The Architecture and Engineering (A&E) and straight engineering space have been long-time R&D tax credit-generating industries. There is technical uncertainty indicative of research activity in all of the engineering trades especially with regard to civil, structural, bridge, roadway, and building design and development. Each design is highly complex and rarely “cookie-cutter” for both new and existing structures. Design reviews, development of new processes, experimentation with materials, as well as evaluation of alternatives are often qualified activities.
Qualified activities are generally performed by estimators, engineers, project managers and technicians. Estimators perform bid and proposals. Many technical aspects of a job are identified at this stage. Estimators are often engineers, who are highly trained and experienced. Bids are based on drawings that estimators closely examine and analyze against information gathered through research. Equipment, material, and labor cost estimations are critical due to numerous unknowns. These individuals develop initial phase hypothetical performance specifications and must have the experience and skill level to anticipate these requirements while considering cost constraints successfully. Engineers often perform surveys to establish reference points, grades, and elevations.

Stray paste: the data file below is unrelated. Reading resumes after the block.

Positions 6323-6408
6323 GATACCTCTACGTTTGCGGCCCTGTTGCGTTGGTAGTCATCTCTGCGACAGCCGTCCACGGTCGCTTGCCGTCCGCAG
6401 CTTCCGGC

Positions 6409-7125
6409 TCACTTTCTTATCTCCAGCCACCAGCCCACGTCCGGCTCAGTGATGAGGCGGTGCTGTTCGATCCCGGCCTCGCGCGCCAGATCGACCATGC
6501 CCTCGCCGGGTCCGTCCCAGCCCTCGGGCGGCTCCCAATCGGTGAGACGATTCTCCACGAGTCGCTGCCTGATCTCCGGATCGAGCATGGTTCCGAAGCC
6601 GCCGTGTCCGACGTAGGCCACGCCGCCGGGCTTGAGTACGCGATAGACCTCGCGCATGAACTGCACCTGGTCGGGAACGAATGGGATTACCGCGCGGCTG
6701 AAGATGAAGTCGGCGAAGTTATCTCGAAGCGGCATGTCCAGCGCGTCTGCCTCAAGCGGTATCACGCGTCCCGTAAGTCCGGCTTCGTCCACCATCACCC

In addition to internal labor, qualified research expenses (QREs) often include the costs associated with hiring outside consultants to perform these activities. Often, engineering firms underestimate the amount of R&D expenses and related R&D tax credit they deserve. Activities that can qualify for the credit are much broader in nature and scope than what may traditionally be thought of as qualified research and development.
Typical A&E projects have several stages. Research activities are usually more prevalent in the early stages but may occur later as well. Common Architecture and Engineering development stages include:
Development of schematic design, design development, and final construction documents
- Design modification to overcome conflicts when coordinating drawings from multiple trades
- Design of unique buildings and structures
- Development of unique/custom structural support solutions